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Washington State Hits the Halfway Point in its Legislative Session

Holly Chisa

By Holly Chisa, HPC Advocacy, UTA Washington State Lobbyist

March 8 represents an important cut off date for the Washington Legislature.  Bills must move from the House to the Senate or the Senate to the House by March 8 to be considered further – unless they impact the budget or have a large fiscal note.  Here are the bills the UTA is watching as we hit this critical deadline.

SB 5005 would implement the Uniform Partition of Heirs Property Act in Washington State.  The legislation is modeled on policy in other states and provides for co-tenants the right of first refusal (if another co-tenant seeks a forced sale) to inherit property after a death of the primary property owner when property is owned by multiple parties.  The bill is supported by The Uniform Law Commission and property law attorneys who have worked together to draft the legislation.  The bill was voted unanimously from the Senate and now waits for a vote in the House.

HB 1349 specifically addresses the Washington Foreclosure Fairness Act.  This bill is in many ways a repeat of legislation we’ve seen in previous years.  Again this year, the Washington Department of Commerce would like financial institutions to be charged for the funding of the program using numbers from 2019 foreclosure rates.  I believe this will be the final year that the Legislature will take this step to use the 2019 numbers as foreclosure rates return to “normal” levels.

The bill also includes language to provide for the Housing Assistance Fund (HAF).  Trustees would be required to continue a foreclosure sale for 30 days upon receipt of written notice that a borrower has applied to the HAF program on behalf of a borrower, an SII, or a person awarded title to the property.  The trustee must continue the sale an additional 30 days if the borrower or other party listed above has been deemed eligible to qualify for the HAF program.  The 30 day + 30 day continuance of the sale required as applications are made/accepted into the HAF program do not count against the 120 day timeline for the sale continuance.  If the contributions from the HAF program will cure the default, the foreclosure must be suspended pending payments.  If written documentation from HAF is provided that the application has been denied or that no funds will be paid, and that no further appeals are allowed, the sale may proceed.

The bill does change the timeline for referral to mediation.  The new timeline states that a borrower may be referred to mediation no later than 90 days before the date of sale listed in the NOTS, or 25 days listed in the amended NOTS.  This change was asked for by the advocates to address inconsistencies they were experiencing in mail delays to borrowers.  The bill also removes the home occupancy requirement for successors in interest.  This change was made to reflect other changes in law that allow for mediation for non-owner occupied homes.

Finally, the bill makes language modifications to clarify when a trustee’s deed may be transferred upon sale of a property at the trustee’s sale.  It also clarifies when a trustee’s sale may be declared void.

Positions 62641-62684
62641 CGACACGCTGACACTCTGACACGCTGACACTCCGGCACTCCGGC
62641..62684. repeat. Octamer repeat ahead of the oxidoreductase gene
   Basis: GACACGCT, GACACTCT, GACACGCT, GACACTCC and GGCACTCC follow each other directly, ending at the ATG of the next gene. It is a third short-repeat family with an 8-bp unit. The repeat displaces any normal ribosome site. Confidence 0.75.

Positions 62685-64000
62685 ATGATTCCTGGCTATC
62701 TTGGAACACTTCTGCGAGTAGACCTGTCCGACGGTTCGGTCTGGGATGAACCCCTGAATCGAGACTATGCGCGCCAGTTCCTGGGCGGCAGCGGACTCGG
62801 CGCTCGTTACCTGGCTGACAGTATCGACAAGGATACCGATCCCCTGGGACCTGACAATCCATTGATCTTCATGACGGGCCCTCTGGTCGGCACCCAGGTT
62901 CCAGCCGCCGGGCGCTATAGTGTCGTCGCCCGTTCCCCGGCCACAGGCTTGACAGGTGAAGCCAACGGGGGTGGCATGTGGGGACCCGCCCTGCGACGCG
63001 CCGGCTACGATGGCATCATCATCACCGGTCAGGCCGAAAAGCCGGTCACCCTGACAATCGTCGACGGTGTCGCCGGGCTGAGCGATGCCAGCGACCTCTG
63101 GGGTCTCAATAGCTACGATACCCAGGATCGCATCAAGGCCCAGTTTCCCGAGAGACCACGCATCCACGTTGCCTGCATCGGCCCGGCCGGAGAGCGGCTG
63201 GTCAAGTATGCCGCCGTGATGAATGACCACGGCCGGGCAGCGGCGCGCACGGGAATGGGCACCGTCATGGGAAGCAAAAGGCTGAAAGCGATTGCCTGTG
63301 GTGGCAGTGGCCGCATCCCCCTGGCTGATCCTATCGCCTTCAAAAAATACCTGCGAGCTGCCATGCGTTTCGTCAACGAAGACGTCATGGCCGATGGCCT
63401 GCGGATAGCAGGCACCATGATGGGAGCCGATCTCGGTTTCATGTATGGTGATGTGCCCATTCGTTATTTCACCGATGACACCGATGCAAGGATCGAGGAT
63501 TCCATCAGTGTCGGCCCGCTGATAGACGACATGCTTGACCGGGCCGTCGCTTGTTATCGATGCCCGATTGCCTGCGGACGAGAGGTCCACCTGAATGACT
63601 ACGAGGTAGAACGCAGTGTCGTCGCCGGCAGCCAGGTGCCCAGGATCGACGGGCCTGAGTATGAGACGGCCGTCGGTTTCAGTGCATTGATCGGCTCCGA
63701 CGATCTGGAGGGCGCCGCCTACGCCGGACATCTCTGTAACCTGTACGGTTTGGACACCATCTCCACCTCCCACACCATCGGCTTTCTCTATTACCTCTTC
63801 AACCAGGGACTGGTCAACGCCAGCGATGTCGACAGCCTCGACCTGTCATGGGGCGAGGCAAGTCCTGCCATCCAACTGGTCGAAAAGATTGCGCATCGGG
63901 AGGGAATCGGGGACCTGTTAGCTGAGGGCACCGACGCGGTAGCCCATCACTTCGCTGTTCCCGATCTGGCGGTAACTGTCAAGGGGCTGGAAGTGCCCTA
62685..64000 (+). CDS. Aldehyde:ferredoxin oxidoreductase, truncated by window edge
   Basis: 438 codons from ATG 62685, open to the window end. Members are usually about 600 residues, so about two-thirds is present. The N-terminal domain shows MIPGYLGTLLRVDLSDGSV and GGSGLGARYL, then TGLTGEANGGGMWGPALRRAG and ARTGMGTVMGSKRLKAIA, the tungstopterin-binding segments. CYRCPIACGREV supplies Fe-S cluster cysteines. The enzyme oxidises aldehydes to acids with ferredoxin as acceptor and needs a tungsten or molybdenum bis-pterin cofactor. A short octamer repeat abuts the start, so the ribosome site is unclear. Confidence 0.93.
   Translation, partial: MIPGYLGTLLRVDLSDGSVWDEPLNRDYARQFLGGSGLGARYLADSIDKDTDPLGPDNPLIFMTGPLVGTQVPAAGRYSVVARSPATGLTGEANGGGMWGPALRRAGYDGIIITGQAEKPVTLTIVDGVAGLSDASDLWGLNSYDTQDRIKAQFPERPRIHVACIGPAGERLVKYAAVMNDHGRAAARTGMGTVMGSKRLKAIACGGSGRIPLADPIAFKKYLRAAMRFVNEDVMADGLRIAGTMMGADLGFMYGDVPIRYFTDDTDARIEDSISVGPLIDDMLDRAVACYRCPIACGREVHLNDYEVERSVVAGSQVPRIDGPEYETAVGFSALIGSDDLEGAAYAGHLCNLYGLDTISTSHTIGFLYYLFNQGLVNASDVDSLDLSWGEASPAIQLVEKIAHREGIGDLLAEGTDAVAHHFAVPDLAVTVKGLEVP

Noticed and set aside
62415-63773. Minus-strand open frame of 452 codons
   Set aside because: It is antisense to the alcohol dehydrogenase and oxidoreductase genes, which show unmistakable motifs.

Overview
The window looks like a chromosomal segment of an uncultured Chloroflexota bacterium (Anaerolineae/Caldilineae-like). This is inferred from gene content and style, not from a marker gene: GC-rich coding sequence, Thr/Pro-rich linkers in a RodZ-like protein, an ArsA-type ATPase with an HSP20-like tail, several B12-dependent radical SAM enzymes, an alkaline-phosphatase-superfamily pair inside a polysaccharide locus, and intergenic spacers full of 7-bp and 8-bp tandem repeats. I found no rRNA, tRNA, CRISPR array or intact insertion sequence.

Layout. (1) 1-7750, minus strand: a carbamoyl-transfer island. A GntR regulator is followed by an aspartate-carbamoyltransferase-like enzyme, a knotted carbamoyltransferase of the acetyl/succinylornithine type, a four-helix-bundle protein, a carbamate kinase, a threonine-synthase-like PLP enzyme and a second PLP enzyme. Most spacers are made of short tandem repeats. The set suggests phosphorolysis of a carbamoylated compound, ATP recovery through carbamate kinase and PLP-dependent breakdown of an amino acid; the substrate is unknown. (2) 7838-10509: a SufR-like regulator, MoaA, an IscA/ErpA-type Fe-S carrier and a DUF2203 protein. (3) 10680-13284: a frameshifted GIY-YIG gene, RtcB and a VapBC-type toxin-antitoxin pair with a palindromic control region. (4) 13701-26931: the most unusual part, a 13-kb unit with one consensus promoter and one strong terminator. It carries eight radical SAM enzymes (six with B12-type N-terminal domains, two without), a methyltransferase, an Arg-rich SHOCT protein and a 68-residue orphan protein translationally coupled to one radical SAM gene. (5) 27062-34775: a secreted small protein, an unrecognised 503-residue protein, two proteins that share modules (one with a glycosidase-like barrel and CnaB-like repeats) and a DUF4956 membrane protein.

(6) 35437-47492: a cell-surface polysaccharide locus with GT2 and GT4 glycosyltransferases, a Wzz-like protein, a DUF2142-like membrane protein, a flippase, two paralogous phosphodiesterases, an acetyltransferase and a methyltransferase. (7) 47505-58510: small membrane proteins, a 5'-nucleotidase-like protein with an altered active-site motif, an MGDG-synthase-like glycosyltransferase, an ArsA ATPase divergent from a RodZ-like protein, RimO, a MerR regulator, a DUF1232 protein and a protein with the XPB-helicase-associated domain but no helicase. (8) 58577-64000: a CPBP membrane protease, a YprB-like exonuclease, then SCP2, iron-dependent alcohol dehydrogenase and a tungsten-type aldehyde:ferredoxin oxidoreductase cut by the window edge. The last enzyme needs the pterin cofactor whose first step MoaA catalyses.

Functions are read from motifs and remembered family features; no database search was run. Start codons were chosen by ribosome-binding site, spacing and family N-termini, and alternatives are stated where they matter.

It is likely we will see further amendments to the bill in the Senate.  There is interest in further clarifying language for deceased borrowers and successors in interest, including identifying divorced individuals as SII’s.

HB 1636 requires that an association of unit owners in a common interest community (CIC) include with a notice of delinquency a notice of pre-foreclosure options for borrowers similar to the NOPFOs currently sent by financial institutions.  While CIC’s are still not affected by the Foreclosure Fairness Act, they will now have to inform borrowers of their rights for meeting with the CIC to attempt to negotiate the debt, including access to housing counselors.  The bill has passed the House and will be discussed further in the Senate.

SB 5399 attempts to define and regulate “future listing right purchase contracts”.  It creates a new statute defining them as a contract obligation of an owner of residential real estate to enter into a real estate listing agreement in the future relating to the sale of the real estate.  The legislation limits these agreements to a two-year period instead of the industry – requested 30 years.  Lawmakers are concerned that homeowners don’t understand these liens can remain on a property for 30 to 40 years, and title companies testified of their concern with clouded titles.  The companies currently offering these types of contracts remain opposed; the bill is scheduled to receive a hearing in the House in the coming weeks.

As we move into March, UTA members should expect to see budget language from both the House and Senate.  In previous years we’ve seen increases to fees and an expansion of the Washington real estate excise tax (REET); I expect to see that again this year.  While Washington’s budget outlook is solid, there are always programs lawmakers want to raise funds for.

Thanks to a lot of good work and effort during the 2022 interim, the 2023 Washington session isn’t nearly as challenging as it could have been.  We continue to meet with advocates and among UTA members to determine the best language for HB 1349 as negotiations continue on that bill.  And we anticipate work to be done in the budget to protect against new, excessive fees.  More to come as we work to Signe Die – the end of session – on April 23.

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